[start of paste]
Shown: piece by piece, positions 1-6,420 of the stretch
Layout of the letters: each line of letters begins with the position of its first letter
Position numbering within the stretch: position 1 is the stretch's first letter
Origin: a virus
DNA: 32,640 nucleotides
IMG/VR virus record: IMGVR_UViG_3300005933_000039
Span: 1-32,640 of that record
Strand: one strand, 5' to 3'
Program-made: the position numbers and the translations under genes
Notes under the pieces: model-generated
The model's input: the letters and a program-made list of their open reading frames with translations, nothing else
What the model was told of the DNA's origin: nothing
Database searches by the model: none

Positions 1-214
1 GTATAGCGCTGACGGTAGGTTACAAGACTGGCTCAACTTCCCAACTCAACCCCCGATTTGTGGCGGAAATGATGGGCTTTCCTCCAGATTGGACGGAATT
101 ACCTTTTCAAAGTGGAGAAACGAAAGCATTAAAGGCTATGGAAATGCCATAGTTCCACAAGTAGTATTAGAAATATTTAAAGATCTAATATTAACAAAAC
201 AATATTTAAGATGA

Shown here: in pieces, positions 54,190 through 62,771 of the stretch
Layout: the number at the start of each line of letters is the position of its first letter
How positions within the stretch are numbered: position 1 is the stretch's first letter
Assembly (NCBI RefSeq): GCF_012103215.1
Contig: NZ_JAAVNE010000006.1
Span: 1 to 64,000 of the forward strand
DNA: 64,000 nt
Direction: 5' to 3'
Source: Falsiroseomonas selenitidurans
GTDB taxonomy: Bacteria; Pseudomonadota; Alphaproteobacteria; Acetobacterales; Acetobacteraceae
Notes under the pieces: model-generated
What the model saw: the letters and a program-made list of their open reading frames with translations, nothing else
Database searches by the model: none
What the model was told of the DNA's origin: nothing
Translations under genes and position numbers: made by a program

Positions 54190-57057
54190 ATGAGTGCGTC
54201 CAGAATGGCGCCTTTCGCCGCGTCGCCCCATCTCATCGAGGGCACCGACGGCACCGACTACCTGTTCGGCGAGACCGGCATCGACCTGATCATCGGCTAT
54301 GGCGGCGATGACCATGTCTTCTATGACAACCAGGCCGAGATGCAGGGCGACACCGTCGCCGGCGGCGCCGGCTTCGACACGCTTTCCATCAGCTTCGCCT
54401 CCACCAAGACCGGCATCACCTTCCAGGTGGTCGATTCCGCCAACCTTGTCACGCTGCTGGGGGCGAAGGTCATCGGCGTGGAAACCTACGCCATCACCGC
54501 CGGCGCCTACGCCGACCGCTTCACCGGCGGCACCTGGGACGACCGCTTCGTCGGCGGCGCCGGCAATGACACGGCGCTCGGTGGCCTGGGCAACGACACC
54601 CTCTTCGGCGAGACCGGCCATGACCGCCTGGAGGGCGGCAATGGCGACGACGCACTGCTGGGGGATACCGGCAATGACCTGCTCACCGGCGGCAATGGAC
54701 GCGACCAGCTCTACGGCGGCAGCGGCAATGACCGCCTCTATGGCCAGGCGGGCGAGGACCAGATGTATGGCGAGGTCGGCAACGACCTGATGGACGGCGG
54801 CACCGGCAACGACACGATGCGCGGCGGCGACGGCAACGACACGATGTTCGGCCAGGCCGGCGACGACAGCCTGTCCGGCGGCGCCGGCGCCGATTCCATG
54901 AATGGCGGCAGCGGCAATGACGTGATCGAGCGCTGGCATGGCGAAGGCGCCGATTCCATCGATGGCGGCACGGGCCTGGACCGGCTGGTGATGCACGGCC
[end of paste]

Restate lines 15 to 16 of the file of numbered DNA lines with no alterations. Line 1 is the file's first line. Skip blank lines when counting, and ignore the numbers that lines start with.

1 GTATAGCGCTGACGGTAGGTTACAAGACTGGCTCAACTTCCCAACTCAACCCCCGATTTGTGGCGGAAATGATGGGCTTTCCTCCAGATTGGACGGAATT
101 ACCTTTTCAAAGTGGAGAAACGAAAGCATTAAAGGCTATGGAAATGCCATAGTTCCACAAGTAGTATTAGAAATATTTAAAGATCTAATATTAACAAAAC